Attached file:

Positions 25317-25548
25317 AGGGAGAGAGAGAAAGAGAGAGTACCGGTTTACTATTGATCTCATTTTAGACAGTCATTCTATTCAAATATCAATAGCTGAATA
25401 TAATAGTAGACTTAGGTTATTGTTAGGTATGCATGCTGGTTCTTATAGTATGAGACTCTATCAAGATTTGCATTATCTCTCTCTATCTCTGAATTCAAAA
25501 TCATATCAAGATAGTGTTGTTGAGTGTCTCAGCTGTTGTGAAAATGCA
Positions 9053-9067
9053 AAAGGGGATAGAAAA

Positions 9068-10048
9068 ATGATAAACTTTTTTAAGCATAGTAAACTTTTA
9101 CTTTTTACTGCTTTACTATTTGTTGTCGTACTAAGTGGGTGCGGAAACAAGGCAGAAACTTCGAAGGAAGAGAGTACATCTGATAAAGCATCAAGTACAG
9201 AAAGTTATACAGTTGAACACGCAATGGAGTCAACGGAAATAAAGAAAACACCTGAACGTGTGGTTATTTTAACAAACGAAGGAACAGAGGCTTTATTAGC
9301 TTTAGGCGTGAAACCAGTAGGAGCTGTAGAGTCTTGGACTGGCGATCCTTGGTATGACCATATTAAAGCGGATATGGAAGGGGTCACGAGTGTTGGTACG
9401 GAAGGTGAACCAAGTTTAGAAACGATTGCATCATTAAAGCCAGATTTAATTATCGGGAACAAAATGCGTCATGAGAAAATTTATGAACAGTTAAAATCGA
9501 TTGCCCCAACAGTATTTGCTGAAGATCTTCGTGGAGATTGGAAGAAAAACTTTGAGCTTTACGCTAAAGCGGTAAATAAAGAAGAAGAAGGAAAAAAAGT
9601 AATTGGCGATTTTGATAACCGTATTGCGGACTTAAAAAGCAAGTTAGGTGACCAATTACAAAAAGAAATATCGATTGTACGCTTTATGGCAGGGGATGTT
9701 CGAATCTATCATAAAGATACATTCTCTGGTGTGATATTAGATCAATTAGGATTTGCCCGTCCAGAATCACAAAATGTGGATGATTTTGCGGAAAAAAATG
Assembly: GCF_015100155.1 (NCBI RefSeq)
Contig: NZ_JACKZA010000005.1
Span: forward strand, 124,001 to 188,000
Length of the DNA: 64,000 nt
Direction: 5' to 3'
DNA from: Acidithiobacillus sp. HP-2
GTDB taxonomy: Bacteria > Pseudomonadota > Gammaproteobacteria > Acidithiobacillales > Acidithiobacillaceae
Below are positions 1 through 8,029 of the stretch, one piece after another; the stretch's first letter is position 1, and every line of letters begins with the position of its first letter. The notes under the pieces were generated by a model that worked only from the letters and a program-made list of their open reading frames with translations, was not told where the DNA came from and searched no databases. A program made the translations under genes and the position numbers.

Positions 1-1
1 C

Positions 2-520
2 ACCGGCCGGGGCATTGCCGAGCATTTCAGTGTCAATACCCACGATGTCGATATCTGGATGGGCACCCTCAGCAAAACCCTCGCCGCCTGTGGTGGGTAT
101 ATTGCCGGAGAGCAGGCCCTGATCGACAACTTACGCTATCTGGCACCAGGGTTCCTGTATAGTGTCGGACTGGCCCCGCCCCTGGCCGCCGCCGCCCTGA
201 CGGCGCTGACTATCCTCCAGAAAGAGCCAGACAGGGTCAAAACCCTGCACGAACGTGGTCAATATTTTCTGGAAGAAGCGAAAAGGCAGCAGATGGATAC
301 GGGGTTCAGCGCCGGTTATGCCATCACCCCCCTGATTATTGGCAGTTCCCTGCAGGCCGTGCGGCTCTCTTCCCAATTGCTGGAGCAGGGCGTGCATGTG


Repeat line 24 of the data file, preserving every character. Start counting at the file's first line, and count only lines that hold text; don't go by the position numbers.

Positions 1-1